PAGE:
In Florida all sorts of clerks, customer service people, insurance sales people, brokers, account managers, and other employees of financial institutions give customers advice about how to title accounts and name beneficiaries. In an effort to avoid probate, these seemingly harmless changes can cause many problems with estate plans.
Most new account forms at financial institutions ask you to name a beneficiary. This does not have to be completed and sometimes you are better off to leave it blank than to fill in a name or attempt to name a proper beneficiary.
Often when filling out beneficiary designations people do not understand how a share of the assets will be treated if that person predeceases them. Will the share go to their descendants or to other named beneficiaries and is that what was intended.
Other problem can happen when there are future children born who were not contemplated at the time the account was created or if all of the beneficiaries do not agree.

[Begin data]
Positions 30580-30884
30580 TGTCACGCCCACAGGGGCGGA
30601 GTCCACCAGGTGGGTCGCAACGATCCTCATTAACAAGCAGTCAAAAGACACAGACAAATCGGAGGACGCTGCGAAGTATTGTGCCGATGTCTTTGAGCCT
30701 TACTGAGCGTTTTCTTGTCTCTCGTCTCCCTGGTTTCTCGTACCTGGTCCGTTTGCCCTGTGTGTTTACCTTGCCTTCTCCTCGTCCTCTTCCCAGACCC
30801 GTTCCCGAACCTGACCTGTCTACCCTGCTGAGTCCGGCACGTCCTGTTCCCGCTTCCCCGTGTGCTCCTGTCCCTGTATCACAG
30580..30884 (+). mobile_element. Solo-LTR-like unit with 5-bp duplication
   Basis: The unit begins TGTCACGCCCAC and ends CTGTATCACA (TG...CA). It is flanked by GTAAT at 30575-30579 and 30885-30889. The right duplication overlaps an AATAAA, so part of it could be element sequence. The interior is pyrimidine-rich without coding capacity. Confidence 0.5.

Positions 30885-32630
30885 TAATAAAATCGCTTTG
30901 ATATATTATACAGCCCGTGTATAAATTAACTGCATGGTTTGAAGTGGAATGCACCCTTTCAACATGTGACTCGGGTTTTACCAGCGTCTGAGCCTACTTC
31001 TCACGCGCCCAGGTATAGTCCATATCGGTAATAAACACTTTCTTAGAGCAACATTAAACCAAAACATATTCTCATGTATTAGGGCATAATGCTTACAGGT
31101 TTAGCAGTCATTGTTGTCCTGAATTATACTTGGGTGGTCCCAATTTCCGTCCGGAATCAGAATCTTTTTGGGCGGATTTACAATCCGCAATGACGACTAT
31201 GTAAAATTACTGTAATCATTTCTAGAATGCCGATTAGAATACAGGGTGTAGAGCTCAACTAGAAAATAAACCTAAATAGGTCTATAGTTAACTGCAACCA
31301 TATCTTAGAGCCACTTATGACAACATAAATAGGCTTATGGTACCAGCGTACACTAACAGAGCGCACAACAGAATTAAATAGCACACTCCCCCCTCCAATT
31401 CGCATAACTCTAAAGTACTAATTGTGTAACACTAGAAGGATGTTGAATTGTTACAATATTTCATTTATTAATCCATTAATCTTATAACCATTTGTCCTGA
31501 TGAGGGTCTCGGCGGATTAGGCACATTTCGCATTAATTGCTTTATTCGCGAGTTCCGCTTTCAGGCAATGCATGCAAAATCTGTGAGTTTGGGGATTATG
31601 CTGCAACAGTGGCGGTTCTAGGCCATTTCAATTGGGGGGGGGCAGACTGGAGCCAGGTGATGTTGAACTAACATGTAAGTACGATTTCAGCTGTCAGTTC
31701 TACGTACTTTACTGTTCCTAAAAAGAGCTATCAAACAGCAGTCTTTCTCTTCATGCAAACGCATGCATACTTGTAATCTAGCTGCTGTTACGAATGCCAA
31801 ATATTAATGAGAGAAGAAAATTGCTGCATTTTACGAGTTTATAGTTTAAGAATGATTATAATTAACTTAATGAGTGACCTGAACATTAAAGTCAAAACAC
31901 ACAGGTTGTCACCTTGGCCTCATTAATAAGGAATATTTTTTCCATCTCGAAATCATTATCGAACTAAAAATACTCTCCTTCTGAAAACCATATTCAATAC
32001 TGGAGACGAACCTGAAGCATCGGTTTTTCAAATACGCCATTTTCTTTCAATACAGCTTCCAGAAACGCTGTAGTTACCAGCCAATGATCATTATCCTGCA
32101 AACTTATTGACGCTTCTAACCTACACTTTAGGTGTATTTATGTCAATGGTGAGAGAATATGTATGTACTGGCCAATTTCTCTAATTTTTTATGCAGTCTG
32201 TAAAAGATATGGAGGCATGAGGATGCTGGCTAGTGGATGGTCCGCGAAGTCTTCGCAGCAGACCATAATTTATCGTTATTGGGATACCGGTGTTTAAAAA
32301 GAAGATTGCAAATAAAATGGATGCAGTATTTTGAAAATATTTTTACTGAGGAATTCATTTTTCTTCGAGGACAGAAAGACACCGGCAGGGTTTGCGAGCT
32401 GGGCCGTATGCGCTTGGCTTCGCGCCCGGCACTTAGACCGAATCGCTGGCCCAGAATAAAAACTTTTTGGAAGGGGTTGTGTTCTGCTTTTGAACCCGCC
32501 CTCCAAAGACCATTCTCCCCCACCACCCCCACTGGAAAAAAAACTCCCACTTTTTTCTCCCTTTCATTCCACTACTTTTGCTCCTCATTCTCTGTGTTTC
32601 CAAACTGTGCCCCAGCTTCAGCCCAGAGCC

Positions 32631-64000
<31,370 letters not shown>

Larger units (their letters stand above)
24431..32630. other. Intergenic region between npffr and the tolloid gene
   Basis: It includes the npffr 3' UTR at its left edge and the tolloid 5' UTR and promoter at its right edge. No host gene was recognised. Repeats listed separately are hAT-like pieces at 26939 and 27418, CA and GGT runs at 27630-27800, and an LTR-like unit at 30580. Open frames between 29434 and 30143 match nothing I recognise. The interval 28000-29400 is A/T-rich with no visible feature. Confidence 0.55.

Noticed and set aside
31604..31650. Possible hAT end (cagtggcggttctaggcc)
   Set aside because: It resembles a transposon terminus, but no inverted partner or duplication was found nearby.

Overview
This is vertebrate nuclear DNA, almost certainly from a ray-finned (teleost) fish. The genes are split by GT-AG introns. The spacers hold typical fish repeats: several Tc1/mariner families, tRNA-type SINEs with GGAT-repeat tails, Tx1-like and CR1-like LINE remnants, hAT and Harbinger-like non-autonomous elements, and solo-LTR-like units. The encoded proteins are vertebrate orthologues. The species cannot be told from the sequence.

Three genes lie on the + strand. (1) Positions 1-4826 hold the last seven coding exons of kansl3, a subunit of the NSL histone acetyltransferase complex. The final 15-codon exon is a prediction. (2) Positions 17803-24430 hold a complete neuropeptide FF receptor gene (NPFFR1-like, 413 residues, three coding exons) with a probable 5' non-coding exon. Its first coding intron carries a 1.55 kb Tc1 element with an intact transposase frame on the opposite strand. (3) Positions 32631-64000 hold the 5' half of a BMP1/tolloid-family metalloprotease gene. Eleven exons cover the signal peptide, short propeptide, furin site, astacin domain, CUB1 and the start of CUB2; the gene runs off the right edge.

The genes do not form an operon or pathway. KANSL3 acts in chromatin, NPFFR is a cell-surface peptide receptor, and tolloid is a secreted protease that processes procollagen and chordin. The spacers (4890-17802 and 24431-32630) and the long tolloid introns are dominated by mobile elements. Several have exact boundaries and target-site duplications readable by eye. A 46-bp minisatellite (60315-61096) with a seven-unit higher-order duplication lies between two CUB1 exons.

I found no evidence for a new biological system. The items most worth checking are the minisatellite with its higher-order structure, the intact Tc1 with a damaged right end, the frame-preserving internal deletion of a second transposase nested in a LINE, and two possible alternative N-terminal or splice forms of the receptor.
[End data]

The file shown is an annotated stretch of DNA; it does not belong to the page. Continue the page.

Often a Florida Revocable Trust or Florida Will can simplify the need to change designations in the event of changes in your life such as a divorce, marriage, or birth or death of a family member. With a Florida Revocable Trust or Florida Will you can simply modify one document and it will take care of all of the accounts that are under it. Sometimes it is difficult or impossible to make changes when a spouse becomes incapacitated.
Jacksonville Probate Lawyer, David Goldman has put together a Florida Probate Handbook that is being offered free to readers and visitors of his websites. If you would like a copy, visit the Free Florida Probate Handbook web page, fill out the form, and one will be sent to you within 24 hours by email.